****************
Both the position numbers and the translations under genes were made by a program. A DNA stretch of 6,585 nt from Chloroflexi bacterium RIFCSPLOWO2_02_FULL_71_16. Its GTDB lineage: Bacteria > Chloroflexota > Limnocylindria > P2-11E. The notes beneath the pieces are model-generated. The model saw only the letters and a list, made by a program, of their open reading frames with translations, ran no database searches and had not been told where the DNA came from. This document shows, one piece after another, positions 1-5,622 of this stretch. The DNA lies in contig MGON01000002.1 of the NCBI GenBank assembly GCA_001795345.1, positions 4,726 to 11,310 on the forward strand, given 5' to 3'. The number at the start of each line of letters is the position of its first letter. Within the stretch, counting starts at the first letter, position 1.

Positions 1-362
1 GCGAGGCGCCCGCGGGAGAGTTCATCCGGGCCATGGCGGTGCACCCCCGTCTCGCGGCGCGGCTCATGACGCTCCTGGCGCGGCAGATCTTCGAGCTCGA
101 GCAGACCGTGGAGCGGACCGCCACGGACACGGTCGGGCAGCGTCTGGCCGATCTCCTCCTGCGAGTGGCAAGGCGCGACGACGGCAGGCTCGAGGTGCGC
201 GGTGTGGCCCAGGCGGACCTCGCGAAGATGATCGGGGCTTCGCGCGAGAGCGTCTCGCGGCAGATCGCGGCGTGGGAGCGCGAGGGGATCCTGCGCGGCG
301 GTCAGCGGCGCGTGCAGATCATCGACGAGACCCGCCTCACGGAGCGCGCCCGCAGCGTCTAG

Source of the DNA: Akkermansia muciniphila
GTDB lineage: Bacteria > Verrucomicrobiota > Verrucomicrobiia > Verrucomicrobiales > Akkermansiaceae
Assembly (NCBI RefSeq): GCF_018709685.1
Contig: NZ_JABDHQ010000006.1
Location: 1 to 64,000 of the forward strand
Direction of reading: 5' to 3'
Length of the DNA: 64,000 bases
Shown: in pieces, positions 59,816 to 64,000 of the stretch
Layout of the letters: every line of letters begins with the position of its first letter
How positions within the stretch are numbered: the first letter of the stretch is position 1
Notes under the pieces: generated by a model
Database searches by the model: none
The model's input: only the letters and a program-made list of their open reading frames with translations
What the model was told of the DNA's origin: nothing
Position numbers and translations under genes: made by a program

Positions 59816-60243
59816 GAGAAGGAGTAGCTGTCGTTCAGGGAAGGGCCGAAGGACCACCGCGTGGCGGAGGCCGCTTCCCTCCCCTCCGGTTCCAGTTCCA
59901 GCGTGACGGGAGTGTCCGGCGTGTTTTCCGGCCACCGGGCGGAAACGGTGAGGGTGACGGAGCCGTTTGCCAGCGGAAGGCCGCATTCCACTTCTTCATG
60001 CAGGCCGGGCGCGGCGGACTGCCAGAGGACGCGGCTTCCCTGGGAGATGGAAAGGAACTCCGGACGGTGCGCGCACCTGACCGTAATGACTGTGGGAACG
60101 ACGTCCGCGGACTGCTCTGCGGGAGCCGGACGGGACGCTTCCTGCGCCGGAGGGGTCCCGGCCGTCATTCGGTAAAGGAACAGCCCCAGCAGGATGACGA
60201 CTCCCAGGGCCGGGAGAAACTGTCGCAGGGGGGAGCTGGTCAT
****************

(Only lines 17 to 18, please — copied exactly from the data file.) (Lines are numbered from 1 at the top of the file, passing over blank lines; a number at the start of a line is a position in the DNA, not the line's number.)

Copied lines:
Notes under the pieces: generated by a model
Database searches by the model: none